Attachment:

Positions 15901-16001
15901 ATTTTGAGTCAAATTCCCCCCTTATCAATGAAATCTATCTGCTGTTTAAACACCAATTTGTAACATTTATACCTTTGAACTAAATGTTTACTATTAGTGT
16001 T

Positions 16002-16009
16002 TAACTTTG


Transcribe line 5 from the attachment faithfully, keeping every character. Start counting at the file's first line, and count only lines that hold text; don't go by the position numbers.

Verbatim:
16002 TAACTTTG